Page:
This record was written to incur a financial gain, down to it’s unbelievably accessible song writing and predictably weak guitar tones. This band doesn’t progress a genre, or music as a whole: it’s pandering to a generation of addled Alternative Press junkies. Just because you write a record with some poly-rhythms you heard on a Sumerian and/or Rise Records release doesn’t make you the next Al Di Meola. Oh yeah, and Marty Friedman does a guest spot on this record for some stupid reason. I dunno, seems a bit arrogant for your first release having former members of Megadeth record a single solo on your record.

FINAL VERDICT – Not quite log, just Young Adult Prog.

– Jared Oates

[Prog or Steamy Log?] I Saw The Deep – Astronavigation by orlandooom407

When diving into the dreams of a peacock we uncovered a higher life form”

Prog rock isn’t dead although some critics attest that with the inception of Djent progressive music has taken the path bent on catering to adolescents and their infernally lean guitar tones. I Saw The Deep keeps it real by effectively bearing a homage to 90’s/earl 2000’s prog acts like The Mars Volta and Tool without adhering to the mythic Clear Channel Checklist a band must embody to receive radio play in North America. Some parts even spark a fleeting nod to Led Zeppelin. By having influential transperancy in order, dedication to excessive practice and employing welcoming vague narrative have satisfied all the criteria to reach prog rock’s real audience: nerds. The cool thing about having an legion of buddy holly bumping dorks is that it forces the band to develop intricate harmonies and riffs that are neigh impossible to count from a introductory listen. You know, for cred. ISTD, while creating an odd aesthetic as an acronym, satisfies both aforementioned criteria with dizzying precision. Their selection of tonal grit leaves gratuitous advantageous space for ITSD to avoid a hasty djenty condemnation. This record was nearly my favorite for March, but the vocals seem to distract from the instrumentation. I feel with the vocal processing included the dynamic would enhance itself with a more subtle mix. They’ve still earned the title of PROG (rock) and an honorable mention for my favorites of 2012 bringing my list to:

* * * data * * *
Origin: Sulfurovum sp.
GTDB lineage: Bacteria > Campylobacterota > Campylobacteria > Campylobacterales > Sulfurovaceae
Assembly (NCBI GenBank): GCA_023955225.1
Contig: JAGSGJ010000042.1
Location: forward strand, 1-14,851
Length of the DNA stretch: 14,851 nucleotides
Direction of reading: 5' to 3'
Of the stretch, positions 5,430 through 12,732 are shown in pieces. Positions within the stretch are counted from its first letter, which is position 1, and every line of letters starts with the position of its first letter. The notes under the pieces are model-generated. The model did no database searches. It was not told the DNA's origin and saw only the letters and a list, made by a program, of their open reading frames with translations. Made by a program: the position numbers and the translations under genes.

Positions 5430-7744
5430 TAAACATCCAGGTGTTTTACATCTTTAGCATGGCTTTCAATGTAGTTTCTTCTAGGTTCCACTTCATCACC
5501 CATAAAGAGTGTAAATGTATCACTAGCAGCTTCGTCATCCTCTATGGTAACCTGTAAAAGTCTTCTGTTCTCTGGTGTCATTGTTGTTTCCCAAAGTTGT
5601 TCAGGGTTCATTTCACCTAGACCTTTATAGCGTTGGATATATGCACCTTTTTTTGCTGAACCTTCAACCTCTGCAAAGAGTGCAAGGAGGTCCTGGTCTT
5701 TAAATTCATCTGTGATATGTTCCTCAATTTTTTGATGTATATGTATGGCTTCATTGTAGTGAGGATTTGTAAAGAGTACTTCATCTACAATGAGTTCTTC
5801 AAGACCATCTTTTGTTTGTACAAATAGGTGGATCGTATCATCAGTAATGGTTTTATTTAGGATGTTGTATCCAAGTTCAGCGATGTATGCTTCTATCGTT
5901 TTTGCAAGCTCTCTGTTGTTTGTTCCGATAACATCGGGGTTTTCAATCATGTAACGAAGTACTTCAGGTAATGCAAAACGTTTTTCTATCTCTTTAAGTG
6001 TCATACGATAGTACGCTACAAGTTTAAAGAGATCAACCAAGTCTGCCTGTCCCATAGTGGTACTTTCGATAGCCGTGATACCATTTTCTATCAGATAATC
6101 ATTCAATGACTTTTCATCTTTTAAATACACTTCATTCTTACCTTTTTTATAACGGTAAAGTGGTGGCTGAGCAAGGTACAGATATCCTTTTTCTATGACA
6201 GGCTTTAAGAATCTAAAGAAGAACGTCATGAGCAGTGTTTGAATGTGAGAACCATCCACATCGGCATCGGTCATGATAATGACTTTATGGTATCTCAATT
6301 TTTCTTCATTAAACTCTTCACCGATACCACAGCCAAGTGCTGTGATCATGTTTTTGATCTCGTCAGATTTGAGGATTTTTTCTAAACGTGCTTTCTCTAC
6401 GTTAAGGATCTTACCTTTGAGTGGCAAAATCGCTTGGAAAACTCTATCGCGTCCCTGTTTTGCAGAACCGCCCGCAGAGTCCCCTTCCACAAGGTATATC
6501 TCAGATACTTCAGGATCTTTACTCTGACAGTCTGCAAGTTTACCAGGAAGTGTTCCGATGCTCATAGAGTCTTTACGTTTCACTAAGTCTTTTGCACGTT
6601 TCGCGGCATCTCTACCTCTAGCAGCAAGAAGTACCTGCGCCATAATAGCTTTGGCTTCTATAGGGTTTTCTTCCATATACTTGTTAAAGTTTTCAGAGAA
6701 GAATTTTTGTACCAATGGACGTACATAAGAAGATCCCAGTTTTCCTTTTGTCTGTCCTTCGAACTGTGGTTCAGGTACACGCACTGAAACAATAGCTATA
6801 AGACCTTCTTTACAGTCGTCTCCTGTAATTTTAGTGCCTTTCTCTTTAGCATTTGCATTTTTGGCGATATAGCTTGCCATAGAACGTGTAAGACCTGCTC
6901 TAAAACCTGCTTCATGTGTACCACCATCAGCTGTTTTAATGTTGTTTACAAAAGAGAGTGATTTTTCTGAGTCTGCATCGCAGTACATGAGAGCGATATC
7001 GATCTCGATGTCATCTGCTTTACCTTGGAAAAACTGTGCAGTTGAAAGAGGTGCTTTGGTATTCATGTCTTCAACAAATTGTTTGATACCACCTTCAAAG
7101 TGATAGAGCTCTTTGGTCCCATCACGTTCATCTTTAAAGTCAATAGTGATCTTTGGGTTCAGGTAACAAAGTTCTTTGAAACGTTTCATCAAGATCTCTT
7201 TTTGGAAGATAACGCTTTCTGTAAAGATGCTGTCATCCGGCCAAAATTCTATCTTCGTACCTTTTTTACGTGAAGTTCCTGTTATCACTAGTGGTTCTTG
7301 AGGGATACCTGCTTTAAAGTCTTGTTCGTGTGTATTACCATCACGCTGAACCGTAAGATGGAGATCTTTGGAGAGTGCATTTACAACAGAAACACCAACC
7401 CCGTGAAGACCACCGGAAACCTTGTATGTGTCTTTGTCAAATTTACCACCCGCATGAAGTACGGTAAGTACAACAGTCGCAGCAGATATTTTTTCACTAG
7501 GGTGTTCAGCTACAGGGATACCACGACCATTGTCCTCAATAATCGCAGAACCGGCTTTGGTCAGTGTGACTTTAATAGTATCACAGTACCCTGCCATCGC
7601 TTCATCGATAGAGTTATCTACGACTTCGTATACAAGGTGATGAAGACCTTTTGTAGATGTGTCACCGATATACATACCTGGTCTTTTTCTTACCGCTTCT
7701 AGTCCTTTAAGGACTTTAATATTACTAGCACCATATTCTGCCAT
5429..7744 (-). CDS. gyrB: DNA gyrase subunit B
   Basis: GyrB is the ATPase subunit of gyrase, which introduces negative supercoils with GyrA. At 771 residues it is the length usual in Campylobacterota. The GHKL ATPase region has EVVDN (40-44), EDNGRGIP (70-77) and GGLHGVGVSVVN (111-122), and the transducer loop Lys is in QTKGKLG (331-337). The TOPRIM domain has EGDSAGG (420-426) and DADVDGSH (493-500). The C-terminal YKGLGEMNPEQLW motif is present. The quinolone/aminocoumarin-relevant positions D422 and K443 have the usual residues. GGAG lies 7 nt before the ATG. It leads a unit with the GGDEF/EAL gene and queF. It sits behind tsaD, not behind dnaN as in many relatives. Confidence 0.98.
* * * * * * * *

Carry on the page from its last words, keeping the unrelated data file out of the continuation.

(January)  Alcest Les Voyages De L’âme

(February)  BIIPIIGWAN Nibaak EP

(March) Wizard Rifle Speak Loud Say Nothing

Honorable Mentions:

Dodecahedron S/T

Sigh In Somniphobia

I Saw The Deep Astronavigation

Click here to follow I Saw The Deep on Facebook.

– Jarad Oates Haggard

Meshuggah – KOLOSS by orlandooom407

Meshuggah are a band that hopefully needs no introduction, having been around since the last Ice Age as far as modern metal is concerned. I’m not normally attracted to heavily technical metal, but Meshuggah’s focus on groove and obsession with herking, jerking time signature changes immediately caught my attention long ago when I first heard a live version of I. These mad metallic Swedes have been beating people’s skulls to 3.14/8 time with consistent quality as well, making this newest release something I looked forward to despite having skipped obZen completely.

On this release, Meshuggah seem to have stripped away a lot of what made their earlier releases so insular. No longer do songs carry the rhythm of a malfunctioning industrial thresher, aiming for more conventional rhythms with a severe uptick on direct brutality. A lot of moments still carry Meshuggah’s traditional polyrhythmic esotericism, but I feel like these guys sought to come full circle and put out something that didn’t fuck around as much as say, Catch Thirtythree did. No, Meshuggah is now more interested in getting right in your head, writing some amazing and seriously abrasive riffs, especially on songs like “Swarm” and “I Am Colossus.”  “The Demon’s Name Is Surveillance” is my favorite track by far, with its relentless riff fury and no-bullshit double bass dragging you by the earlobe through all of its four and a half minutes.

Although I’ll admit I miss their unique obsession and gift for making grooves that brought to mind visions of some sort of rusty rock n’ roll robot front row at a Slayer concert, I can’t deny their continued ability to shred and pummel through every minute of an album and still have it turn out listenable. Sure, old women and Republicans will run for the hills after a few minutes, but anyone with any sort of interest in technical metal will be wetting their pants with joy. Take my recommendation of this album to heart, considering my usual tastes reside with bands whose tempos barely rise above “buttered glacier.”